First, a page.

I agree that commercial pressure invites poor decision-making, prioritising economy over safety, but please let’s remember that clear-air turbulence (CAT) is difficult to detect even for experienced pilots as it usually lacks visual cues. Advanced optical instruments are required and I don’t think aircraft are currently equipped with those. While I cannot rule out that human error was involved in this incident we simply don’t know enough to make a judgement. What I have learned, however, is to keep buckled up at all times, something I have neglected recently.

    1 user thanked author for this post.

    cwoodward
    Participant

    @MartinJ
    Even a glance at the weather maps shows that this incident was no any form of clear-air turbulence (CAT) the aircraft was flown through
    intense convective activity that everyone else was avoiding.


    cwoodward
    Participant

    I find that interesting Andrew as it seems that SIA are now seemingly short of experienced senior pilots as well as cabin crew.

    Over the past 2 months the airline has cancelled over 200 flights due I am told mostly because of not enough cabin crew available to man the flights.
    Since the wholesale change of the experienced (but ageing) Senior Management about 3 years ago SIA is not a happy ship. (remember the
    meal in the cardboard box) many staff have left particularly cabin crew who say that they are overworked and underpaid with now unpleasant working conditions and management practices. (there are some good reports in the Straits Times)

    According to reports many crew are/have migrated to airlines offering better pay and conditions anecdotally including CX.

    All large organisations go through this sort of management upheaval once in a while but the better ones get things sorted fast.

    I see Mr Goh Choon Phong, CEO, Singapore Airlines, issued a very sanitised statement of apology a few hours ago that seemed to misrepresent the weather conditions prevalent at the time of the turbulence.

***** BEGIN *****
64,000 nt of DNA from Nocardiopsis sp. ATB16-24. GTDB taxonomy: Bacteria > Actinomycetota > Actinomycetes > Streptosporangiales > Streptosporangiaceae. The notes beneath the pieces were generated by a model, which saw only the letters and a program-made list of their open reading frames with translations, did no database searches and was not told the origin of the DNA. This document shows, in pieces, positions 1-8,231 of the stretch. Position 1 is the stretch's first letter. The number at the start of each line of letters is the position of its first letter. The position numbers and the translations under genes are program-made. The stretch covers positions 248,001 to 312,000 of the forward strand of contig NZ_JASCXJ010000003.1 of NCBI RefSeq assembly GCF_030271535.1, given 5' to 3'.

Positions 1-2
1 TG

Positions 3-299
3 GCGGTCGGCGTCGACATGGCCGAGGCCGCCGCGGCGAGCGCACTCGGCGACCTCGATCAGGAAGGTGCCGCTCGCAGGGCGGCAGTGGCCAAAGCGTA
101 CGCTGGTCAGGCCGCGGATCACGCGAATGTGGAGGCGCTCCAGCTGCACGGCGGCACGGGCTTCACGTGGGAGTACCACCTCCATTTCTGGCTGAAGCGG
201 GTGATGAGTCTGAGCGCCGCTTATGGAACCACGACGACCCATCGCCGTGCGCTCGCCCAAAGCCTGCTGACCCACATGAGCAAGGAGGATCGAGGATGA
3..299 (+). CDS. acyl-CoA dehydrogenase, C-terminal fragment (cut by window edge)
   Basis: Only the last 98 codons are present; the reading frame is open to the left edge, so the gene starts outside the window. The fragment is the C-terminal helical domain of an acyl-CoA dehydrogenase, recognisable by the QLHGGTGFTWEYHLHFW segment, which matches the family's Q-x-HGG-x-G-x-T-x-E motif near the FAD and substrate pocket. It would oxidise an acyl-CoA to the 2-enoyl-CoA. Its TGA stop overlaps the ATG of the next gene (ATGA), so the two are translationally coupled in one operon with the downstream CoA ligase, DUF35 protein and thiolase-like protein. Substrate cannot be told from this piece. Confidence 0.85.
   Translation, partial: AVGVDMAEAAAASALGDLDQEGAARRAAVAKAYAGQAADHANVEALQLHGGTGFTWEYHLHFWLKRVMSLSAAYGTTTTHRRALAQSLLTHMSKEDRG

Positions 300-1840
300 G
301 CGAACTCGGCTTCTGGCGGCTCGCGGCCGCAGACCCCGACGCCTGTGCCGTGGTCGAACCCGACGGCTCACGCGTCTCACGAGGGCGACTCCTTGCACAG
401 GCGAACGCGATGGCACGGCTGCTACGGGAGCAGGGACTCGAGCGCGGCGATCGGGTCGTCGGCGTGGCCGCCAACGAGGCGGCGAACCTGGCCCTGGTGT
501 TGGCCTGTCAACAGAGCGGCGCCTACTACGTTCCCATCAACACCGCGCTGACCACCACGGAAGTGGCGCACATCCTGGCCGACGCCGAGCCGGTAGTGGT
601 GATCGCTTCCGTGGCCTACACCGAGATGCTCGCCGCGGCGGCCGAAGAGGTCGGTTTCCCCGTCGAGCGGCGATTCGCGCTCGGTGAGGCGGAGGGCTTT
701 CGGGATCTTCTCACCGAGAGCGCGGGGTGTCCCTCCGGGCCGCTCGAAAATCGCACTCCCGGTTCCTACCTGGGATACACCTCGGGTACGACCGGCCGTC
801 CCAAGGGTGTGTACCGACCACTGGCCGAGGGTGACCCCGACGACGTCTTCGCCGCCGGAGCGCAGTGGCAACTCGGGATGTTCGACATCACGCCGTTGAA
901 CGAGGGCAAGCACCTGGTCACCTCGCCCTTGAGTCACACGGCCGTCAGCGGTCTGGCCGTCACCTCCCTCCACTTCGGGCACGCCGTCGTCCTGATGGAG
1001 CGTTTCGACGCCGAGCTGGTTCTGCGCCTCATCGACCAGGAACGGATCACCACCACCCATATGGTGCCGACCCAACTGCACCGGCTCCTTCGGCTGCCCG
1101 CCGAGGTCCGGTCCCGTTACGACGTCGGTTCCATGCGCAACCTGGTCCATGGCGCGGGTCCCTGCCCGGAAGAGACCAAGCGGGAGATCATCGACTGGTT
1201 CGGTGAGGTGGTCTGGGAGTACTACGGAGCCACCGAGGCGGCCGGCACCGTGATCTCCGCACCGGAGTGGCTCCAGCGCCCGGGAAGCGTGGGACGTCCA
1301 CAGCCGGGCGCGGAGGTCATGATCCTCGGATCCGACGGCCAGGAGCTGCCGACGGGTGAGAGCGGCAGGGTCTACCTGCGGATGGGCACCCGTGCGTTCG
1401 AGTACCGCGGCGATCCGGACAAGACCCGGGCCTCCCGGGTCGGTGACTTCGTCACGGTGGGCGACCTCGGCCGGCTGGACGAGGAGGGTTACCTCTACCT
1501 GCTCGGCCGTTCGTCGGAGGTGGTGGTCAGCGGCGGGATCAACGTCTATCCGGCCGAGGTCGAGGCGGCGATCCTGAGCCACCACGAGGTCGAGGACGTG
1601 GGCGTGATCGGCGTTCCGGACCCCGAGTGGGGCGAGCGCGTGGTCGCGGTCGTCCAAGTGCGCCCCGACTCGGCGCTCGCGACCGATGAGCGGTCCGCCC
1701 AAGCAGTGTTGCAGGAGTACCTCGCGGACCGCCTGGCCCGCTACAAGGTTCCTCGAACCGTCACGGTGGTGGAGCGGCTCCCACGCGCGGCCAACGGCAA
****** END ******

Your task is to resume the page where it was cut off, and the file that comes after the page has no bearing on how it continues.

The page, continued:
3 users thanked author for this post.

    AndrewinHK
    Participant

    Cwoodward I haven’t heard stories of staff migrating, SQ seems ‘headline’ wise anyway to be rewarding staff, paying large bonuses, the latest being 8 months salary, currently CX has offered nothing close to this, though I expect they will at some stage. I have recently been flying SQ more frequently as they offered a status match and I found the onboard staff to be generally very good. My experience of flying through weather may have just been a coincidence, I don’t have enough data to conclude, but it does raise questions of how SQ deals with such things, SQ operates in a highly convective area of the world, and perhaps the pilots are desensitized to such things versus airlines based in other areas?


    DerekVH
    Participant

    I always keep my seat belt fasted unless going to the loo, is it time to make this a mandatory requirement or is that a bit of a knee jerk reaction?

    5 users thanked author for this post.

    esselle
    Participant

    I’m assuming the FDR will yield some facts about what happened. Media reports of the aircraft “plunging 6000 feet in seconds/a few minutes” all sound a bit hysterical.

    Some perspective on how the cockpit crew responded and the sequence of events that followed would be of interest.

    It will do nothing to alleviate the trauma all on board suffered, either mental or physical, but there needs to be more clarity around this in my view.

    1 user thanked author for this post.

    cwoodward
    Participant

    Andrew in HK – you may not have caught up with the current SIA problems re shortage of staff and flight cancellations but a glance at the (government supported) Straits Times newspaper or any S’pore reliable news website will reveal the very real problems.
    I have no idea what SIA remuneration levels only that pre pandemic CX generally paid more.
    Certainly the news articles imply (actually clearly say) SIA cabin crew pay and conditions are poor when compared to other Asian airlines.


    LetsFlyNow
    Participant

    Indeed i read about the staff shortages at the SIA group but to my knowledge this was mostly at LCC Scoot. Reports said that Scoot was severely understaffed and crew was calling in sick. Many have left Scoot for CX.

    3 users thanked author for this post.